Issues and legislation

Information on the current legislation and legislative news.

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Education Reform


 

More of the same -- Senate introduces anti-public education bills

With the Legislature back in session, they are wasting no time pushing their so-called “education reform” agenda.

Today, Senate Republicans introduced a package of seven bills focusing on the expansion of charter schools, school choice, dual enrollment, and cyber schools; privatization of instructional staff; and siphoning of school aid funds to nonpublic school students.

State employees’ retiree health care deduction unconstitutional

The 3 percent deduction—or pay cut—state  employees pay for their retiree health care is unconstitutional according to the state Court of Appeals. Affirming a lower court decision, the court ruled that the deduction bypassed the state Civil Service Commission which has jurisdiction over state employees.

New reform legislation pushes schools of choice, outsourcing teachers

The Legislature is back in session Wed., Sept. 7 and expect them to quickly take up more of Gov. Snyder’s “education reform” plan.  Sen. Phil Pavlov (R-St. Clair), chair of the Senate Education Committee, is pushing a package of bills that would require all public schools districts to participate in the schools of choice program and would allow Michigan public schools to hire teachers from private firms.

Pavlov said, “We have to expand choice to empower parents to make sure they get the very best education for their kids.”

1 percent health claims tax approved by Legislature

On the same day legislators approved SB 7, which capped public employers' health insurance contributions and shifted thousands of dollars in benefit costs to public employees, it also rammed through two bills increasing the cost of health insurance for all Michigan citizens, including those same public employees.

Senate Bill 7 passes Legislature; on its way to Governor

SB 7 has passed both the House and the Senate today and is on its way to the Governor for his signature. Earlier, both chambers accepted the legislative conference committee report for SB 7.

The bill, requiring local governments and school districts to spend no more than a certain amount on their employees’ health insurance, is a combination of both a hard cap and an 80/20 plan.

Under a hard cap, SB 7 would require public employers to pay no more than $5,500 (single--NOT $5,000 as previously reported), $11,000 (individual and spouse) and $15,000 (family coverage).  A public employer could elect the 80/20 split with employees for health care costs. While local units of government could get out of either cost-sharing plan, school districts must choose either the hard cap or the 80-/20 plan.

Income, education level should be part of "education reform" debate

More schools failing to meet AYP, a huge jump in child poverty, and an increase in the jobless rate—what’s the impact on education and “education reform” in Michigan with a new legislative session and a new school year getting ready to start?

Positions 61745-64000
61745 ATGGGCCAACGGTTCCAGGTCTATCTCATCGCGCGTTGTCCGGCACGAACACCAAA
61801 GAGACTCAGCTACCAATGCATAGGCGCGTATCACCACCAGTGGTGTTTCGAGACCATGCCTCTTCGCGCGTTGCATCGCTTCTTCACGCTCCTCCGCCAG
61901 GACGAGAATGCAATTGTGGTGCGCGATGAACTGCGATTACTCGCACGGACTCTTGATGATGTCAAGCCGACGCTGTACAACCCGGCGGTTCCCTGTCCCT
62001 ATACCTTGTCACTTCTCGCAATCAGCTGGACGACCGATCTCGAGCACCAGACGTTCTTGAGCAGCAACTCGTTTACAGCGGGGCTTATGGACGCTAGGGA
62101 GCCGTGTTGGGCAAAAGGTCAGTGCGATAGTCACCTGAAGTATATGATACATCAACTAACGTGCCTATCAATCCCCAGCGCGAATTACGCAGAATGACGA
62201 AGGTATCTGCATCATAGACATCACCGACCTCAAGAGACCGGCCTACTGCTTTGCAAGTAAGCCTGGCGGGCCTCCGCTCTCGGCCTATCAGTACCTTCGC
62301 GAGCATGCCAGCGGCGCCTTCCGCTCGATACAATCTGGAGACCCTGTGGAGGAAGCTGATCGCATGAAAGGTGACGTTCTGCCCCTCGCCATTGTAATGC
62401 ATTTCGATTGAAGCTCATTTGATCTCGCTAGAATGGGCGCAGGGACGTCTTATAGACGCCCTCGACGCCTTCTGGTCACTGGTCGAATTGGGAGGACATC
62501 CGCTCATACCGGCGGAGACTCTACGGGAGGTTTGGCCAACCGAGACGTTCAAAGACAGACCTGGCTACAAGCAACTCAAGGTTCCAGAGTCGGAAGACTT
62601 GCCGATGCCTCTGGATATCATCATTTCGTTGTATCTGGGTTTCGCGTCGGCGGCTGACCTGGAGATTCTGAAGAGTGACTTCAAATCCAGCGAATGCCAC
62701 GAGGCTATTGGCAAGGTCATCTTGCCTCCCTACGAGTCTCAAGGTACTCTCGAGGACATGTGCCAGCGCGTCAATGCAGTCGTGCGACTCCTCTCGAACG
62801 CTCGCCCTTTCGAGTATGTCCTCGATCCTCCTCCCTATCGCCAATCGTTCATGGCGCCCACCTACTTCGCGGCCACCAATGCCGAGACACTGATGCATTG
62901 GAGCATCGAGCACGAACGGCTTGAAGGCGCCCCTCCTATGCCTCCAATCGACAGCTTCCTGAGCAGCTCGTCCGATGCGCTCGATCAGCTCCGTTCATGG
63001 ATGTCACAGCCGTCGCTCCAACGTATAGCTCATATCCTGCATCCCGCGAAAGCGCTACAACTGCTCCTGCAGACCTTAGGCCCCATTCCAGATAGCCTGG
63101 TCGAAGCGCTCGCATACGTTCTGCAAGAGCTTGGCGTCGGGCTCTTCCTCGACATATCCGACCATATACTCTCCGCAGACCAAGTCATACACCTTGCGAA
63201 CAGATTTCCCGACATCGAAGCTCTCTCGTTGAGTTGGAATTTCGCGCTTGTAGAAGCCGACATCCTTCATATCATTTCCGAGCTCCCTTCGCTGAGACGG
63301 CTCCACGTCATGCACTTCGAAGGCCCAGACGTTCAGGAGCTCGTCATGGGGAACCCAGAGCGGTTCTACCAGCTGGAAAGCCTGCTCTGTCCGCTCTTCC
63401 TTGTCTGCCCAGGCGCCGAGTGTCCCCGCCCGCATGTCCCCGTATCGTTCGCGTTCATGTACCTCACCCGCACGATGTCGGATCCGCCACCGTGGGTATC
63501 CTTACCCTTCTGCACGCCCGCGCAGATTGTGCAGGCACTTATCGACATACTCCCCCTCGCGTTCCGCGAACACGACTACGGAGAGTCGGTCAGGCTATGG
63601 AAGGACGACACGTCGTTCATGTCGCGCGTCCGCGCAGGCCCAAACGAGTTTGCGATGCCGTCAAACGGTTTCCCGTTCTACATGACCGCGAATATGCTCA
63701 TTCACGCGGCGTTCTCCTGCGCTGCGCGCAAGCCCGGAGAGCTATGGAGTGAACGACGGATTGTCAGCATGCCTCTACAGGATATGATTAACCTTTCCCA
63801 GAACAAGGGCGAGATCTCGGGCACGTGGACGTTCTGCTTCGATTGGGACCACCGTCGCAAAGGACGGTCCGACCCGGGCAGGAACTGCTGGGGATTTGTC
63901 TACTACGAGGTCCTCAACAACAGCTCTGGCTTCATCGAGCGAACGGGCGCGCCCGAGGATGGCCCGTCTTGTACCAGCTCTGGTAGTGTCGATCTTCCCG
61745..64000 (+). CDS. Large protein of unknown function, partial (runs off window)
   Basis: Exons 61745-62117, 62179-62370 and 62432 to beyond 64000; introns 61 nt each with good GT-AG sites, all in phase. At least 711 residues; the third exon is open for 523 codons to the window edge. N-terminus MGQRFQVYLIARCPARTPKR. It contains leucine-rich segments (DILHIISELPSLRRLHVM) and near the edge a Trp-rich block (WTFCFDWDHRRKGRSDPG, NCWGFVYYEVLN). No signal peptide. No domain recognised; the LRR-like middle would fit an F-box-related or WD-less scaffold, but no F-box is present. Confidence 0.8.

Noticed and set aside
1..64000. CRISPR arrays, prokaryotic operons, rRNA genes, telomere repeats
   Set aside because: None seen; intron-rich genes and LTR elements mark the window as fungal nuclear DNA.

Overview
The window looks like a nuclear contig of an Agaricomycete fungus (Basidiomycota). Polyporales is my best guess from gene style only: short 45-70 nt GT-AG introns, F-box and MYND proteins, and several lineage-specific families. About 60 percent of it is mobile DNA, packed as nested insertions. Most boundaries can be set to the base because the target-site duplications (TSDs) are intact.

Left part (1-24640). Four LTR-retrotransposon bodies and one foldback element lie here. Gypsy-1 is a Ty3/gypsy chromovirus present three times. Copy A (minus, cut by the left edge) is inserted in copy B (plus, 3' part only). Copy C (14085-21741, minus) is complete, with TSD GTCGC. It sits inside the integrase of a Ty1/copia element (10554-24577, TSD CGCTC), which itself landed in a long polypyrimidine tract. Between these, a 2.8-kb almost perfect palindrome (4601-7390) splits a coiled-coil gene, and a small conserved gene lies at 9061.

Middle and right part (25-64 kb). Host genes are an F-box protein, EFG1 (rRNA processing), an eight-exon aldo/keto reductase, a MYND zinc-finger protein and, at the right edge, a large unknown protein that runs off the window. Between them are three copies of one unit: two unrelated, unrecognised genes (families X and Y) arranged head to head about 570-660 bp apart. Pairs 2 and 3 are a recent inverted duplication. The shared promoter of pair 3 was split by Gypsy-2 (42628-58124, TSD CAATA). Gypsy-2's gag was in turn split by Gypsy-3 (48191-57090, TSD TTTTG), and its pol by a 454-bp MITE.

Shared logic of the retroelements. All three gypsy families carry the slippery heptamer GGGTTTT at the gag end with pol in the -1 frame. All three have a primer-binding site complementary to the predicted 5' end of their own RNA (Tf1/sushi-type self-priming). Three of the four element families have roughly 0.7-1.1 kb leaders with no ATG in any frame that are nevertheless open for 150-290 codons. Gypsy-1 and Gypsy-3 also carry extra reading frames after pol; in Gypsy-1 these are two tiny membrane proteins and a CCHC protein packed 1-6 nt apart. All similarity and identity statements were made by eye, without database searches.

Legislators set to return--what's on their agenda?

Vacationing legislators will be back at work soon. Up until their summer break, they were busy focusing on attacking school employees and the middle class. And the picture doesn’t look much brighter when they return.

Expected on their agenda is:

  • SB 7 which requires public employees to pay a portion of their health insurance. The legislation was moved to a joint House/Senate conference committee where debate over an 80/20 contribution versus a hard cap has been taking place. The bill is on a fast track with a goal of getting it through the Legislature Aug. 24.
  • Right-to-Work would allow workers who don’t want to pay union dues the right to freeload—they would get the same benefits as union members without paying any union dues. Back in February, Republicans introduced HB 4054, SB 116 and SB 120 establishing “Right to Work” zones. A new group, Michigan Freedom to Work, has emerged in support of a statewide law. Gov. Snyder claims the issue is not on his agenda but he would sign it. With anti-union sentiment running so strong, he may get that chance.

Snyder signs redistricting bills

About an hour before they would have taken effect without his signature, Gov. Snyder signed redistricting bills this week. The bills are now Public Acts 128 and 129.

Snyder signs anti-collective bargaining, anti-tenure bills into law

Gov. Rick Snyder signed into law a four-bill package that limits collective bargaining and changes how teachers are evaluated and dismissed in Michigan. Read the full press release sent from the State of Michigan Executive Office on July 19, 2011.

Under the new laws, formerly known as House Bills 4625-4628, teachers will have to wait five years instead of four to earn tenure. Educators will no longer be allowed to collectively bargain teacher placement and teachers at all levels can now be fired for almost any reason. Read more.

Related: Next step is recall of out-of-touch legislators

Teacher tenure reform signed into law

Press release from the State of Michigan Executive Office - July 19, 2011

Performance to replace use of seniority in staffing decisions

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